When the Academy of Country Music stages its 50th annual awards show at the home of the NFL’s Dallas Cowboys, it will mark the first time that a major music trophy ceremony goes down at a stadium.
It will not, however, be the first time country music has set foot in AT&T Stadium. In fact, the very first event at the NFL digs — held even even before the first Cowboys game there — was a George Strait concert on June 6, 2009. And this gives Blake Shelton a bit of a leg up, as he co-hosts the April 19 CBS telecast with Luke Bryan, seeing as he was one of the acts on that bill.
Shelton’s opening slot for Strait made him the first male to sing at the Jerry Jones-owned AT&T Stadium, providing him with historic first-hand experience on how to work the stage. It creates a different experience than any other stadium he’s played to date, he says, including Nashville’s LP Field and Chicago’s Wrigley Field — mainly because there’s a top on it.
“Any other stadiums I’ve played, the sound comes up from the stage and goes away,” he says. “And here — you can probably step in here now and [still] hear George Strait singing a few notes from . It was crazy to be inside but feel like it was [it’s own] world in there.”
A sneak peek during rehearsals on Friday shows that world will be fairly similar to most awards sets, but held on a much grander scale. The production uses two main stages, plus a ramp to a smaller satellite stage about 50 feet into the main floor. The artists will be seated behind the stage, instead of on the floor, with Jason Aldean, Cole Swindell and Miranda Lambert all on heightened display behind the scripted activity.
Additionally, the stage lighting dovetails with the venue’s built-in wrap-around video screens to create more graphic possibilities than in a more typical theater or arena. Not to mention the giant video screen that hangs from the roof of the stadium, allowing the fans on either side of the bowl to get a close-up view of the action as it transpires.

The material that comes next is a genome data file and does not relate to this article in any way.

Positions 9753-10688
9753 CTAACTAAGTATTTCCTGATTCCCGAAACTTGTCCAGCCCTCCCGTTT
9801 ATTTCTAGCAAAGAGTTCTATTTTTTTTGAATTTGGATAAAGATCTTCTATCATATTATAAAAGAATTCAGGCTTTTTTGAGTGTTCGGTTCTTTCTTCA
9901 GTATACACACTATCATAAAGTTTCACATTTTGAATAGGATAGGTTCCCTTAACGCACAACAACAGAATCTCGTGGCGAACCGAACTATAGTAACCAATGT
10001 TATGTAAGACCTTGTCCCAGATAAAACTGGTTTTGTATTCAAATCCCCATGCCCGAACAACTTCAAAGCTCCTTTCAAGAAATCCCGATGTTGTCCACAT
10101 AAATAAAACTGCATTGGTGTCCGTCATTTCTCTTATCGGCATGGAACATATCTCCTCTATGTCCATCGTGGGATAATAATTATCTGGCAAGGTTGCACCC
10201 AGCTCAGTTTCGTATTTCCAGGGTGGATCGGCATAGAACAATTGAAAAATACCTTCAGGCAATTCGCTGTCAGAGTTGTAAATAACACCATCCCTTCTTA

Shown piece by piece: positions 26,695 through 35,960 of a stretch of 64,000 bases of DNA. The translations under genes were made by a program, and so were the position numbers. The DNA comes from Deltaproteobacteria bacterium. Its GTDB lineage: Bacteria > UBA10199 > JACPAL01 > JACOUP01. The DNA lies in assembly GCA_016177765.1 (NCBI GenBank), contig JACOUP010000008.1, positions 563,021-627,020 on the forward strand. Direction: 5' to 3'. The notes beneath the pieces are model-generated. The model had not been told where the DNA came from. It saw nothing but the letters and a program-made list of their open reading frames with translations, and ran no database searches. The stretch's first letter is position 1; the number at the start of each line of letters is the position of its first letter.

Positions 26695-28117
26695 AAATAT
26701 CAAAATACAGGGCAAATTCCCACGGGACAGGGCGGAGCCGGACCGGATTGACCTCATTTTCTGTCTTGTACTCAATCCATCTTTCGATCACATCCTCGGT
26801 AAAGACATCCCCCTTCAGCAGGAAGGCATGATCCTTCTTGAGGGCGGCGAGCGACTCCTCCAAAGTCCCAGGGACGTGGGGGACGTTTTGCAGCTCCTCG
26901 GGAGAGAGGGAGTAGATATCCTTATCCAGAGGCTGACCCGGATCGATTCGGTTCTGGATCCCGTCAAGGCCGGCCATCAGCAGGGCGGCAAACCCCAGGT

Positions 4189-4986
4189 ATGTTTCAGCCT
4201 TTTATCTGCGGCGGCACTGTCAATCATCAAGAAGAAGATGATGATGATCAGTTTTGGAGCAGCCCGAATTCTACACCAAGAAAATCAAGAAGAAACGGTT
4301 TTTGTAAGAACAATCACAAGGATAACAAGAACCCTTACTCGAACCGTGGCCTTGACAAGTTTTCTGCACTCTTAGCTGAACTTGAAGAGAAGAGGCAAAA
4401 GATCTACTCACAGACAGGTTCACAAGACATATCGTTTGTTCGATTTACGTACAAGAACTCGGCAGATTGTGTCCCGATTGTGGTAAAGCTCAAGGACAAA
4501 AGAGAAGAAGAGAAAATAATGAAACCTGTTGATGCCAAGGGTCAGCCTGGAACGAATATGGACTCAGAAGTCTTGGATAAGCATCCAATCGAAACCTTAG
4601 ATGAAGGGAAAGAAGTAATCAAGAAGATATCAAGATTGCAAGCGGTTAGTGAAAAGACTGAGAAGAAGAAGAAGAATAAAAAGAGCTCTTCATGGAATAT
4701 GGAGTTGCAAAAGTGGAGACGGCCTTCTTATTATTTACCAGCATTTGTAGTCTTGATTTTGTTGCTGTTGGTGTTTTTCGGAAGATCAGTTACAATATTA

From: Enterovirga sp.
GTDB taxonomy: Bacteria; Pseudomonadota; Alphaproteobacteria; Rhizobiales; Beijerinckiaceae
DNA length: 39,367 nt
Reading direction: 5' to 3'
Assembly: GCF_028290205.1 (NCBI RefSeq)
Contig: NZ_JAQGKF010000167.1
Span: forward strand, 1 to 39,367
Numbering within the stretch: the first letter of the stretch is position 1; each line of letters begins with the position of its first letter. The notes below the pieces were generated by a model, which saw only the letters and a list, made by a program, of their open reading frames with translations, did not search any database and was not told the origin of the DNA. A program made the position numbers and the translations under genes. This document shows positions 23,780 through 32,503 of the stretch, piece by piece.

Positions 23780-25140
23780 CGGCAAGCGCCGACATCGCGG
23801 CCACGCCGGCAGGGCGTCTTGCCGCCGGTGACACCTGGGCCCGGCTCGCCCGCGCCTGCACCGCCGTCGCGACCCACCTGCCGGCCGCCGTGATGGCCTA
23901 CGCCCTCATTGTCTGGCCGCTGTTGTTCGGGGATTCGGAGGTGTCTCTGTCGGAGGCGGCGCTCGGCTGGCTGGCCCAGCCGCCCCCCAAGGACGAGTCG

Lady Antebellum‘s Friday morning rehearsal, held this morning, put that dichotomy in perspective. Each of the three band members launched into “Long Stretch Of Love” framed by a pillar of lights. Before the song was over, they converged at the front of the stage, dwarfed by the set, though the cameras were able to bring a sense of presence to the big screen.
“How do you do an awards show that feels intimate and brings in the scale of AT&T?” executive producer R.A. “Rac” Clark said. “We took an advantage of everything they have for us, and it’s going to be spectacular.”
The 50th anniversary edition marks the first time the ACMs have been held outside of Southern California or Las Vegas, where they’ve been staged since 2003, fulfilling a dream that Shelton had the first time he visited the ACM office in 2001.
“In my mind, [I was] thinking it would be a good idea that the ACM could travel the show and hit a different city every year,” says Shelton, seen regularly as a coach on NBC’s The Voice. “Now knowing what I know about television, that’s not possible. That’s not a likely thing to happen. So that’s why this is so cool to me.”